Thursday, May 3, 2012

From PB to FFRB: Homemade Fat Free Refried Beans and Tortillas

About 6 months ago, we took Ada to see an allergist to get tested for allergies and discovered she is allergic to peanuts, egg whites, dogs, and more recently, strawberries and cantaloupe.  Though her initial reaction to peanut butter was mild, her doctor has prescribed an epipen for us to start carrying around.  Since Ada is still breastfeeding, I've had to cut peanuts out of my diet as well, which has drastically improved Ada's eczema (skin rash) and she began regularly sleeping the whole 13 hours at night.

I went from eating a peanut butter sandwich everyday for lunch for about the last year or so, to eating refried bean burritos.  Once I stopped eating PB sandwiches for lunch, I saw our food budget increase because we were going through so many tortillas, cheese, and canned refried and pinto beans.  So, I decided to give a shot at making homemade refried beans and homeade tortillas.  The results: AMAZING!  CHEAP! EASY!

Fool Proof Fat Free Refried Beans:
Dry pinto beans
Spices (from largest amount to smallest amount): Cumin, Chili Powder, Salt, Garlic Powder, Onion Powder, Paprika (measure according to your tastes.  Add green chiles, lime, or cilantro if you have it!)

If you eat a lot of beans (great source of protein, iron, antioxidants, carbs, fiber) like we do, I would highly recommend buying a pressure cooker because it will cut your work by at least  50%.  If you have a pressure cooker,cook beans according to manufacturer's recommendations.   If you don't have a pressure cooker then follow the package directions.  I recommend using at least half the bag.  The beans are done when their skins are starting to split. Next, you need to dump out about 95% of the leftover water into a separate container.  Then, add the spices to your taste and depending on how many beans you cooked.  Lastly, mash the beans with a potato masher until you reach the consistency you prefer.  If your beans are getting to sticky, then add more of the reserved water. Store in the fridge for about a week, or in the freezer for a few months.  If after being stored in the fridge, they got too thick and sticky, then just stir some warm water into the beans.

Then I thought I'd give a shot at homemade tortillas.  I don't know why I keep being surprised at this, but once again, but homemade tastes way better than store-bought and I don't think I'm ever going back.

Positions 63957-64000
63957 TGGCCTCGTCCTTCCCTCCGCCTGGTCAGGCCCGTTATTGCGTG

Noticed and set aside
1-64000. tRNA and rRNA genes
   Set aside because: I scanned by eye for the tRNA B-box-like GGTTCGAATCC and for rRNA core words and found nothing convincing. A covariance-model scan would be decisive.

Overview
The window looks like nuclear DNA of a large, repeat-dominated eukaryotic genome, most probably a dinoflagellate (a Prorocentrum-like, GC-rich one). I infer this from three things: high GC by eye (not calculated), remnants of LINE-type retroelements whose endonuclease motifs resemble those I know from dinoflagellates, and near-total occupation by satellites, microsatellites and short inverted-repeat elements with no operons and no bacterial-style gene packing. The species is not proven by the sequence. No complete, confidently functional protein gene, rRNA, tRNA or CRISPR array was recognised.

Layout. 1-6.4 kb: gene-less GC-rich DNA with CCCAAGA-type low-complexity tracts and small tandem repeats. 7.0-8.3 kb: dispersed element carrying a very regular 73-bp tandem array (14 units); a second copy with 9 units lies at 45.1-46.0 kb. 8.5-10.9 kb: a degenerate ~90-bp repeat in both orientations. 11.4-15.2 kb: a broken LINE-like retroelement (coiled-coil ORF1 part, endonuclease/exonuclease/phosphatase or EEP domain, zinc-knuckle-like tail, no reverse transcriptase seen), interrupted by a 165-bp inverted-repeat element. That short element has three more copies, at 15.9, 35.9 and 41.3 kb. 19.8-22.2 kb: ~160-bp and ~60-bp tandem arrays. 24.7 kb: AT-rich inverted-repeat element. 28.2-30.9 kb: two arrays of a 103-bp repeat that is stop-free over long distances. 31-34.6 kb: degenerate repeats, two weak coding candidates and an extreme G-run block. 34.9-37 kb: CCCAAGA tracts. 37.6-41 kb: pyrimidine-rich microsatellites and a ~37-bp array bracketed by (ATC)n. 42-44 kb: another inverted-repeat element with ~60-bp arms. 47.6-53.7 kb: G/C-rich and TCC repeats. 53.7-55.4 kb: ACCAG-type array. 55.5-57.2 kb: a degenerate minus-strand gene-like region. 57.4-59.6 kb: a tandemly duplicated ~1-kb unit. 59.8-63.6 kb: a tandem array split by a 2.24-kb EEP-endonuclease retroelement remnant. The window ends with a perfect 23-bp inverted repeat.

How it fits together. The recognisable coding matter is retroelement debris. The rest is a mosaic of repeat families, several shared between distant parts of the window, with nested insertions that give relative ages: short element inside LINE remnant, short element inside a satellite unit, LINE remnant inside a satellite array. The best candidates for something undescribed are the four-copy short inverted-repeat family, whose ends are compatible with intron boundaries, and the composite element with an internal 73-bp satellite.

Homemade Tortillas (adapted from Jenny Jones):
1-3/4 cup all purpose flour
1/2 teaspoon salt
1/4 teaspoon baking powder
3 tablespoons canola oil
1/2 cup warm water

Mix all the ingredients in a medium bowl.  Once incorporated, take dough out (it will be in large pieces) and place on a floured surface.  Knead the dough so it all holds together and shape into a round oval.  Let rest for 10 minutes.  Start heating a cast iron or a nonstick skillet on medium heat. Cut and divide the dough into 8-12 equal size pieces (8 pieces are burrito size, 12+ are taco or fajita size).  Roll each piece into a ball, then flatten into a disc, and roll until very very thin.  Once pan is hot, place flattened dough on the pan.  Once large air pockets (about 30 seconds to a minute) start to form, flip the tortilla and cook the other side until slightly golden.  If you want crispier tortillas then cook for longer.  Store in an airtight container or ziploc bag either at room temperature or in the fridge for 5-7 days.

So, that's my story of how I went from eating a peanut butter sandwich everyday to homemade bean burritos with homemade tortillas.  The total work time to make 12 tortillas and 8-10 servings of refried beans was about a half hour.  And, it's cheaper and healthier.   I don't even miss PB sandwiches anymore; but I still miss Snicker's bars, peanut m&m's, and peanut butter cookies a lot. :)

Today's (and the rest of the week's) lunch: bean tacos with sour cream and leftover salad!

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